Development of a novel anaesthesia technique in a critically endangered anuran: Mountain chicken frog- 1st Oct, 2020
The Mountain chicken frog (Leptodactylus fallax) is a Critically-Endangered anuran, endemic to the Caribbean. As the species became near-extinct in the wild due to severe, chytridiomycosis-associated, population declines in the early 2000s a conservation captive population was established in order to ensure its long term survival. In captivity, anaesthetic techniques previously-described in anurans did not provide reliable and consistent anaesthesia. The lack of safe anaesthetic regimes (i) impacted the welfare of the captive-population through limiting the veterinary diagnostic and therapeutic options, and (ii) limited re-introduction efforts by preventing surgical placement of radio-transmitters, necessary for monitoring animals post release.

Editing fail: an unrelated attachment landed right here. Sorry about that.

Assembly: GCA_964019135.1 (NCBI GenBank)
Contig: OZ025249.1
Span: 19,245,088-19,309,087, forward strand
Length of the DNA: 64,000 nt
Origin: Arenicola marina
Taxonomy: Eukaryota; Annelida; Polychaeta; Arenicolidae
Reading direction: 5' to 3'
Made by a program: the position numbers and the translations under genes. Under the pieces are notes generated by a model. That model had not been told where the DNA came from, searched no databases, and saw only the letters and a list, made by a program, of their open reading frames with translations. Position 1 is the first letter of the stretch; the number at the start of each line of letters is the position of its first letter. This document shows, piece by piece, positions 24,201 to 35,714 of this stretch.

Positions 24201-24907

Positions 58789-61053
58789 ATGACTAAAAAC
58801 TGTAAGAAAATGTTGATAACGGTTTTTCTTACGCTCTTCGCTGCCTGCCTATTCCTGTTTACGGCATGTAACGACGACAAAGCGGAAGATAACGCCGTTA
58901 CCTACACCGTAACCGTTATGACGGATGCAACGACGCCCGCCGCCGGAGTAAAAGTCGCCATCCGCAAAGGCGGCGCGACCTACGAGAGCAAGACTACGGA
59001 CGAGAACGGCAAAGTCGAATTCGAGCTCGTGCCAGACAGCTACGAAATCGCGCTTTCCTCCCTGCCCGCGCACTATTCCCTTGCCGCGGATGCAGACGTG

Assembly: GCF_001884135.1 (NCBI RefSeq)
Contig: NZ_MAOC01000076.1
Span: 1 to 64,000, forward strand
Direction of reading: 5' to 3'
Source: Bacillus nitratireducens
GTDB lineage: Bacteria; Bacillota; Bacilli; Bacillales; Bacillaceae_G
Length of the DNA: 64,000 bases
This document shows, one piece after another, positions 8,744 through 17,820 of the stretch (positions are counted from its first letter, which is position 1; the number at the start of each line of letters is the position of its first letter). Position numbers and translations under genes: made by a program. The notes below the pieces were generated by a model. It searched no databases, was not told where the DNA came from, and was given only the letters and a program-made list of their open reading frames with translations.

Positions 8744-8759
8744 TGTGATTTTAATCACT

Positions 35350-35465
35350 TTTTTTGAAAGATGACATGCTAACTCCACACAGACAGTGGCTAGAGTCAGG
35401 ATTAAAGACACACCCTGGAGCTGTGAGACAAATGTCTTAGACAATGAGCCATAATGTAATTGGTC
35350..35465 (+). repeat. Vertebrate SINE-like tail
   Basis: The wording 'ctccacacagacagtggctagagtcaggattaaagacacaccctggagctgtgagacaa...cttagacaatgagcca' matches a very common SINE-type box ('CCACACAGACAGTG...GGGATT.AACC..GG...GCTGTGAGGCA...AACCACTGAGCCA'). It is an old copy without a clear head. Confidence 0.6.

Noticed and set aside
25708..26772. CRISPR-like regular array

Chester Zoo and Durrell Wildlife Conservation Trust developed a novel anaesthetic technique for this species using isoflurane and oxygen first in an anaesthetic chamber, followed by endotracheal intubation using a specially-modified endotracheal tube. Subsequent anaesthesia was stable, safe and sufficiently deep for surgery. This technique was utilised in 114 frogs anaesthetised to place intracoelomic radio-transmitters. Animals were anaesthetised for a duration of 21.6 ± 6.4 minutes. All animals consistently achieved a safe surgical anaesthetic depth. No significant complications were observed.
The development and evaluation of this anaesthetic technique has had a significant impact for captive management and the conservation programme. Veterinary diagnostic and therapeutic options are increased whilst post-release monitoring is now an option.
Chester Zoo and Durrell Wildlife Conservation Trust submitted this project to the BIAZA Awards Animal Husbandry, Care & Breeding category for 2020 and won a Gold award.